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Best Frying Pan for Fish: The Best Sear Every Time

Best Frying Pan for Fish: The Best Sear Every Time

Whether you’re cooking cod, salmon, snapper, or swordfish, you need the best tools on your side to get the best dish possible. Here’s what you should look for in a fish frying pan.

What Should You Consider When Choosing a Pan To Fry Fish?

Size, shape, and material are three of the most important attributes to think about when finding the right pan.

If you’re getting a pan specifically to cook fish, these attributes become even more crucial.

Size

Cooking fish is a delicate art form, and multiple missteps can occur that end up turning your masterpiece into a nightmare.

One of the easiest pitfalls to avoid is overcrowding your pan. It can be tempting to fit as much in there as possible, but we beg you to give your fish space to breathe.

If you overcrowd the pan, your ingredients can end up leaking out too much moisture. This lowers the overall temperature of the pan, meaning that even high heat won’t be as effective as it once was. This is true when you’re making fish or another kind of meat or sautéeing any number of ingredients.

That being said, you need a pan that is large enough to comfortably accommodate all of the fish you’re making. Not only that, but a pan with more surface area is better at wicking moisture and will give you crispier skin.

If you don’t have a big enough pan to cook multiple fish at a time, it might be worth investing in one. You can also cook your fish in batches, but they might not all have a uniform sear afterward.

For an option with plenty of space, look no further than the HexClad 12” Frying Pan. It might take a bit longer for the entire pan to heat through, but you can rest assured that the final result will be fantastic.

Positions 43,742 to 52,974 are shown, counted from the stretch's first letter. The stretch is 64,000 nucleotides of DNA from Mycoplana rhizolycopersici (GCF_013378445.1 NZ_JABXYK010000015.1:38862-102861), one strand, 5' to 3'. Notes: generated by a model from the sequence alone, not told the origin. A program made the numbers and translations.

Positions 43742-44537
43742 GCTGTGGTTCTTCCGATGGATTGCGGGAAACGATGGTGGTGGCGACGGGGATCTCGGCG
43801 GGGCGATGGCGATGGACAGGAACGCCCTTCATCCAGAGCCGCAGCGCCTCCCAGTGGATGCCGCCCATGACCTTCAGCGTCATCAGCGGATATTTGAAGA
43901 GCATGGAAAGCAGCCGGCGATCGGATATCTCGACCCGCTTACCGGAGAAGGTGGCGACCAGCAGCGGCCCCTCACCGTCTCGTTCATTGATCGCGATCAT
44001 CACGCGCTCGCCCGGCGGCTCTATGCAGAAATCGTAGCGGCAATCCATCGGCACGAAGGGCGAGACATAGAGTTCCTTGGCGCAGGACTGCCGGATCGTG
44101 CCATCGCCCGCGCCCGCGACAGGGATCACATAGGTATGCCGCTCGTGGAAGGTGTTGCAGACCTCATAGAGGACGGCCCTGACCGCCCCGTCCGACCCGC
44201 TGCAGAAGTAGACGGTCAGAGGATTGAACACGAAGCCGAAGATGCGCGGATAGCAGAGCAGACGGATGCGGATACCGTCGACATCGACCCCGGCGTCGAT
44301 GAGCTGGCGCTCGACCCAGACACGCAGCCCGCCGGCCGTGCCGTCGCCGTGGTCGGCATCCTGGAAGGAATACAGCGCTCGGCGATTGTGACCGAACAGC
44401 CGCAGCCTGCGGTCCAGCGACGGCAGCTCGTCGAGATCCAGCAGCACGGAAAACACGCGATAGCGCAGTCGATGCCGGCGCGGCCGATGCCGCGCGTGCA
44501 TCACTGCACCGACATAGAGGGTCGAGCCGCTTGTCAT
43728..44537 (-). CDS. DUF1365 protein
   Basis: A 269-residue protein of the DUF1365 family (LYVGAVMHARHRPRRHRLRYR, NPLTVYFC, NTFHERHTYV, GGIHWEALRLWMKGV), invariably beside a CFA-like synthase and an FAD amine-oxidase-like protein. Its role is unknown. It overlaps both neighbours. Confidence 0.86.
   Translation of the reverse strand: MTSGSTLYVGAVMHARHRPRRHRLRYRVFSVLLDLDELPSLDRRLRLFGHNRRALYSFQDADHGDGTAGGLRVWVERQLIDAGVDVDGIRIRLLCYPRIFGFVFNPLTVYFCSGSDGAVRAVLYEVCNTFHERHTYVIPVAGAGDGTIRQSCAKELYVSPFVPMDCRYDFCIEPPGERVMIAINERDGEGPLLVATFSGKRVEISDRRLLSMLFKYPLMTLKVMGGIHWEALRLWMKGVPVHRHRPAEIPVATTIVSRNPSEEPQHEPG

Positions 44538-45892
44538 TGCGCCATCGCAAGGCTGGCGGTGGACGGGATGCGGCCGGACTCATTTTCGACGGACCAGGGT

Shape

Generally speaking, the best pan shape to invest in is a circular one.

This can become a bit more complicated when you are dealing with a long fish filet or perhaps a whole fish. There are some oval-shaped pans out there, but they don’t do a good job of conducting heat from a circular stovetop.

Instead, it’s better to use a larger pan but stick to a circular shape.

Material

There’s no doubt that there are some advantages to both all-clad stainless steel and pre-seasoned cast iron pans, but they also have certain disadvantages that can’t be overlooked.

Cast iron is heavy, takes a long time to heat up, is a pain to clean, and is known for getting too hot in the handle. Meanwhile, stainless steel frying pans keep food stuck on their surface.

The last thing we want is to give potential home cooks a reason to order takeout. That’s why HexClad Hybrid Pans combine the best of cast iron and stainless steel while also including an effective nonstick surface. (What more can you ask for, really?)

The heat retention of cast iron makes it a juggernaut at cooking fish, so we made our pans the best and most even heaters available. Our pans are also as durable and aesthetically striking as stainless steel, so they look perfect on the stovetop — or the table.

HexClad earns its name due to the hexagonal pattern that adorns our cookware. The small raised hexagons on the surface heat the entire pan perfectly every time. The rest of the pan is treated with a non-stick coating infused with diamond dust.

And, yes, it’s exactly as awesome as it sounds.

If that weren’t enough already, the steel base of the nonstick skillet pan is magnetic, making it induction-ready. When you put together all of these attributes and add in the superior, even heat conductivity even when faced with high temperatures, HexClad is clearly the top pick.